Miles Davis detested liner notes, regarding them almost as a form of insult. Though less vehemently opposed to them than Davis was, John Coltrane also failed to see their point. Like Davis, he believed that technical analysis was superfluous, and that an annotator's subjective descriptions were likely to inhibit a listener from forming his own impressions. I think pride entered into it as well. For a musician to bother to explain himself—to discuss his aims with a hired expert, who would then pass the information along to record buyers—was a tacit admission of failure. Never mind what you were trying to do. Music ought not just be allowed to speak for itself, but forced to—to Davis and Coltrane's way of thinking, this was the only true measure of its success.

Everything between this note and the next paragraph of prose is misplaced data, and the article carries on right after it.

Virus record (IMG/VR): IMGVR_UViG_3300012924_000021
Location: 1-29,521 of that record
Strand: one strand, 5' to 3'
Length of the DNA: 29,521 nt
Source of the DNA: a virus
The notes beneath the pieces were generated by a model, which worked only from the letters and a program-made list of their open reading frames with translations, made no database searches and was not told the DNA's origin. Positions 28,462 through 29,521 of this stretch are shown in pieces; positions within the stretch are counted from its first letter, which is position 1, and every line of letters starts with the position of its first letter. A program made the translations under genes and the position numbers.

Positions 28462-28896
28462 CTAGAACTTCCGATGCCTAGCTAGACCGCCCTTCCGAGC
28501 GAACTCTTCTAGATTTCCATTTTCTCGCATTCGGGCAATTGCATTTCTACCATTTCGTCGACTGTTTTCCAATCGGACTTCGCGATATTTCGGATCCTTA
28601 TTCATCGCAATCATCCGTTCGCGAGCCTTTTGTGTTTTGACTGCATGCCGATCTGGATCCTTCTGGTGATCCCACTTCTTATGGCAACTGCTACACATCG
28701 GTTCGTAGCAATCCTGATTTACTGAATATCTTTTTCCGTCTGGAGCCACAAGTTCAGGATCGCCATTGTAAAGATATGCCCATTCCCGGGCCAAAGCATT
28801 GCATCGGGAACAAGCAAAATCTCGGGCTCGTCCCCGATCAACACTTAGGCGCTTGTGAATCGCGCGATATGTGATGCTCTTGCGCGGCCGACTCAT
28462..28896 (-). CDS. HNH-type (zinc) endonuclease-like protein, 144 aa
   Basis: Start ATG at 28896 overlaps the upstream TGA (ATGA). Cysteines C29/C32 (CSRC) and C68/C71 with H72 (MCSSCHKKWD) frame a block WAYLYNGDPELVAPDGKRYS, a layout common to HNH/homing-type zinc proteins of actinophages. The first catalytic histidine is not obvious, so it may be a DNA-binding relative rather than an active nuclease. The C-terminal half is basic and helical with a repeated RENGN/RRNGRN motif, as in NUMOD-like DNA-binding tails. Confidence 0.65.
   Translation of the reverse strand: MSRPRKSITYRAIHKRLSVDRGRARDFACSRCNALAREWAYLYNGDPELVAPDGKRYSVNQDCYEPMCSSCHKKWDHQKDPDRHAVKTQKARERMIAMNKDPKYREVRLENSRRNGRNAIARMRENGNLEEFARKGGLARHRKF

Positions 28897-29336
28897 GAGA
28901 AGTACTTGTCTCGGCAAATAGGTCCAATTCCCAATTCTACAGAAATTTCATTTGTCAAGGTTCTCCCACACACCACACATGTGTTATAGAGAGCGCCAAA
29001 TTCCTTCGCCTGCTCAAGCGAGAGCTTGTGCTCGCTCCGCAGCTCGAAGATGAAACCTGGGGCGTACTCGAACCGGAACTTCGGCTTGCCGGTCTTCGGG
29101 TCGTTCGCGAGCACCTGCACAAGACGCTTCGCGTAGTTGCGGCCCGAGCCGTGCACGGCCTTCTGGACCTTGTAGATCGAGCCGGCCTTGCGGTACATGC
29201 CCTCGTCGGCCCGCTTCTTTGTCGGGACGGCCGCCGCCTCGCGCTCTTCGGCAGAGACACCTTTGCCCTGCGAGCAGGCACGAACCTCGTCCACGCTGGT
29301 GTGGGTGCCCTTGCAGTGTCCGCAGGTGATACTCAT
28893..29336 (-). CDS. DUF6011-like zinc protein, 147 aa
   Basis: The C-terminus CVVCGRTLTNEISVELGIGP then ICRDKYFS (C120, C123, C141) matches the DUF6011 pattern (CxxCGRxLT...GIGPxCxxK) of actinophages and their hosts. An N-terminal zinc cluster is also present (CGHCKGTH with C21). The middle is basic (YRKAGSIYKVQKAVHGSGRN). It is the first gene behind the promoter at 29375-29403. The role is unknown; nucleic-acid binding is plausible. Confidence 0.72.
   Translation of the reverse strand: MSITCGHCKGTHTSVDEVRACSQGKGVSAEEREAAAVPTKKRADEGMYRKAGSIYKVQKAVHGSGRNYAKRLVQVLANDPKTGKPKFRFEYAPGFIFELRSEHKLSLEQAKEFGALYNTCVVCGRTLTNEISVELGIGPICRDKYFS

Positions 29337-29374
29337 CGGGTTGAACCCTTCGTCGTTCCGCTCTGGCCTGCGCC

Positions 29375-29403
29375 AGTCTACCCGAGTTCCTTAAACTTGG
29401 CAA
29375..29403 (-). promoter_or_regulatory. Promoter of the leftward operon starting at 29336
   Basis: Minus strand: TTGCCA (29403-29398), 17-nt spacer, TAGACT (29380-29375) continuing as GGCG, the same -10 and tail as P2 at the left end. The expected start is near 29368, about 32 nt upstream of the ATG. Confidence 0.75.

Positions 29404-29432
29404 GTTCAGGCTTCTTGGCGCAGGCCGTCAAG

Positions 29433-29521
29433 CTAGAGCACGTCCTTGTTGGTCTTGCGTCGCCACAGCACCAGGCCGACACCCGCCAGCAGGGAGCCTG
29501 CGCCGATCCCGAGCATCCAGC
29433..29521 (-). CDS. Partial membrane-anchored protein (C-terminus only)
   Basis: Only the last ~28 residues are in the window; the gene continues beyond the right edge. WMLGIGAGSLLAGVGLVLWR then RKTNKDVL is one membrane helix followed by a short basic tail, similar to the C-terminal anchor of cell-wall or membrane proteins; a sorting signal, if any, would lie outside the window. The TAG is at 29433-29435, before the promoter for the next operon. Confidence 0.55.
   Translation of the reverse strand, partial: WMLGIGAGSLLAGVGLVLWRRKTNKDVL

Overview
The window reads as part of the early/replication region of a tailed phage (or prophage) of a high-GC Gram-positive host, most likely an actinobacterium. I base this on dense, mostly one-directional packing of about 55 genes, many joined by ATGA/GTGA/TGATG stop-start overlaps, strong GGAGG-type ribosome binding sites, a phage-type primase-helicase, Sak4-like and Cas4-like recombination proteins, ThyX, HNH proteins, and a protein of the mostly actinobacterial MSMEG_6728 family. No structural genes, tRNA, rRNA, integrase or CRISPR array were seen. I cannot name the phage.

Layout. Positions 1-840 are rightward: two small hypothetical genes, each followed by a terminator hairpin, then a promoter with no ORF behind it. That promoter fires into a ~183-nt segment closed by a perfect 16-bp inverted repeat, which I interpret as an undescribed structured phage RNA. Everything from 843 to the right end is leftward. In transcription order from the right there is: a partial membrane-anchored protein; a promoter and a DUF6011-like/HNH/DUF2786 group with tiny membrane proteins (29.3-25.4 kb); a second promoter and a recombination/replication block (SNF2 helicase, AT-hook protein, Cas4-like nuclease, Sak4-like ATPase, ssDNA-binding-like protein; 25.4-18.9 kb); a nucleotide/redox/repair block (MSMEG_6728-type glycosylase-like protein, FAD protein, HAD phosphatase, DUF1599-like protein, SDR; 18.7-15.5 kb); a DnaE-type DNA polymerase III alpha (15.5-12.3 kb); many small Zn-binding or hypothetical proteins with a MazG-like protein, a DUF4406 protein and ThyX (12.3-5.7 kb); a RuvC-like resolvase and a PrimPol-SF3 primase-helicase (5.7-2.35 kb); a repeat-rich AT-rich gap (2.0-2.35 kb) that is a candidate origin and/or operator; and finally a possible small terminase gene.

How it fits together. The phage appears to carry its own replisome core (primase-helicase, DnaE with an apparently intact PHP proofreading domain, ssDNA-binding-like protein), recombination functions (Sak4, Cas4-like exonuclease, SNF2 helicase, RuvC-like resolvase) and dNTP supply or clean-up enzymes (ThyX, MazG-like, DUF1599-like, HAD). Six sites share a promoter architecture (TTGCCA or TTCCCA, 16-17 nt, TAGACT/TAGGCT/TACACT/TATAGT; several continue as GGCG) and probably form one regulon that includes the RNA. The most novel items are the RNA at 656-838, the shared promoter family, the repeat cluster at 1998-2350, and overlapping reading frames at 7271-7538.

I am of a different mind on the value of liner notes—not surprisingly, you might be thinking, given that I've earned a buck or two signing my name to them. But trust me, it often wasn't much more than a buck or two, and besides, I have been reading liner notes a lot longer than I have been writing them. I started listening to jazz in earnest—that is to say, buying albums—in 1964, midway through my senior year in high school. One difference between pop albums and jazz LPs that I spotted immediately was that the essays on the back covers of the latter were far more substantive, comparable in their offhand way to the introductory essays in the Signet Mentor editions of Hawthorne and Melville that I was reading for class. Months before I stumbled on Martin Williams's monthly column in Saturday Review, liner notes were my introduction to jazz criticism. Unless written by a disc jockey, in which case they